Rule 68 Denied for Historic Personal Injury Case
Reasons for judgement were released today by the BC Supreme Court, New Westminster Registry, deciding whether a case that was filed before Rule 68 applied could later be brought into the scope of the Rule.
In today’s case (Sahota v. Sandulo) the Plaintiff sued as a result of personal injuries from a BC Car Crash. The case was filed in New Westminster in 2005, a time when Rule 68 did not apply to that Court Registry. The matter was set for Jury Trial. As trial neared the Plaintiff brought an application to move the case into Rule 68 which would have a number of implications including getting rid of the defendants right to have the matter heard by a Jury.
Mr. Justice Holmes dismissed the application holding that “where an action is commenced before the introduction of Rule 68, the Court has no jurisdiction to make an order bringing the action within the Rule over the objection of one of the parties” In reaching this conclusion he agreed with the reasoning of Mr. Justice Macaulay in a case called Servos v. ICBC where the Court held as follows:
9 The plaintiff argues that any existing proceeding, regardless of the stage it is at, can be transferred into the pilot project if the parties consent. In written argument, he says that the rule is silent on whether the court may order the transfer in the absence of consent and that, accordingly, the court has “the discretion to make any order, which it considers the circumstances require, particularly where it tends to prevent the misuse of the process”. He does not suggest that the defendant is misusing the process in withholding consent in this case. The plaintiff relies on Bell v. Wood,  1 W.W.R. 580 (B.C.S.C.), considered in MacMillan Bloedel Ltd. v. Galiano Conservancy Assn.,  B.C.J. No. 2477 (C.A.), for the proposition set out above.
10 With respect, I do not agree that the principle set out applies here. In Bell, the court addressed its discretion to make orders regarding procedure as the circumstances may require “when the Rules are silent on the subject and especially when it tends to prevent misuse of the process” at (para. 6). The particular question was whether an affidavit could be filed on an application for trial by jury when the rules were silent on the question. MacMillan Bloedel addressed the court’s jurisdiction to permit the continuation of an examination for discovery on the issue of whether special costs should be ordered against a plaintiff that applied to discontinue the action five weeks before trial.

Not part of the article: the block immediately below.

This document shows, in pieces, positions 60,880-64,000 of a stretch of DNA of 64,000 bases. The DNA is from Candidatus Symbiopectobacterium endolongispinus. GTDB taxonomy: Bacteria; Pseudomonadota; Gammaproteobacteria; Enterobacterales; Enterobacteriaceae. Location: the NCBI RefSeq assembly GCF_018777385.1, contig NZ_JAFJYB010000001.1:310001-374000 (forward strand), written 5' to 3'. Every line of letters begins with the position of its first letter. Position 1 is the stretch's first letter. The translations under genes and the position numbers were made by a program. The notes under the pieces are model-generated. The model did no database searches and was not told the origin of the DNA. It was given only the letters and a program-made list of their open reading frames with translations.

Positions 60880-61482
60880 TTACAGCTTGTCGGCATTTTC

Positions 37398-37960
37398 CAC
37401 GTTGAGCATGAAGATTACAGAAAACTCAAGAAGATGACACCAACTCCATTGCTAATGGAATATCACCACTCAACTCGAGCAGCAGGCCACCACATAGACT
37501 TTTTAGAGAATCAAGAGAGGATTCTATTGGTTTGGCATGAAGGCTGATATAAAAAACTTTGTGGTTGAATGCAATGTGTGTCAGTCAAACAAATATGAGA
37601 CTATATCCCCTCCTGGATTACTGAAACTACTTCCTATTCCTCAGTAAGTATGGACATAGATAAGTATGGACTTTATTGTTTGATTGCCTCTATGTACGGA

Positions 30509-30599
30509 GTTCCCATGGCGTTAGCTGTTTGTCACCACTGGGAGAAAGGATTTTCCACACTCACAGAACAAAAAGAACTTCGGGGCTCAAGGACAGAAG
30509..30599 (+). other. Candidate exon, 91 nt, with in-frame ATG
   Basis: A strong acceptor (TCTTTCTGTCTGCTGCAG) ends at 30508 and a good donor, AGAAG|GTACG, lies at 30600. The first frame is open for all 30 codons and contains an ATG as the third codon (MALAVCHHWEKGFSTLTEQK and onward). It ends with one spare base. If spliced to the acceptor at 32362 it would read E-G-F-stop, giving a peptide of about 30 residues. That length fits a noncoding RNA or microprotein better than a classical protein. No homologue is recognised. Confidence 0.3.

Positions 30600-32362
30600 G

11 I read those decisions as affirming the court’s inherent jurisdiction to craft procedural rules when necessary because the rules do not anticipate the particular problem, but not as anything more. Once a statute covers a matter, it is well understood that inherent jurisdiction cannot be relied on except to fill a functional gap or vacuum: Unity Insurance Brokers (Windsor) Ltd. v. Unity Realty & Insurance Inc.,  O.J. No. 1069, 251 D.L.R. (4th) 368 (Ont. Div. Ct.). It represents the reserve or fund of powers which the court may draw on as necessary when it is just or equitable to do so, but it is not unlimited and cannot be exercised contrary to any statutory provision. See Glover v. Minister of National Revenue (1980), 29 O.R. (2d) 392, 113 D.L.R. (3d) 161 (Ont. C.A.), aff’d  2 S.C.R. 561.
12 There is no gap in the present circumstances. Rule 68 expressly requires the consent of the defendant. It follows that my inherent jurisdiction does not extend to overriding the defendant’s lack of consent and directing the transfer of the proceeding into the pilot project.
This case will be a relatively short lived precedent, however, as Rule 68 is coming to an end as of July 1, 2010. (Click here to read my previous post discussing Rule 68’s replacement with the New BC Supreme Court Civil Rule 15).
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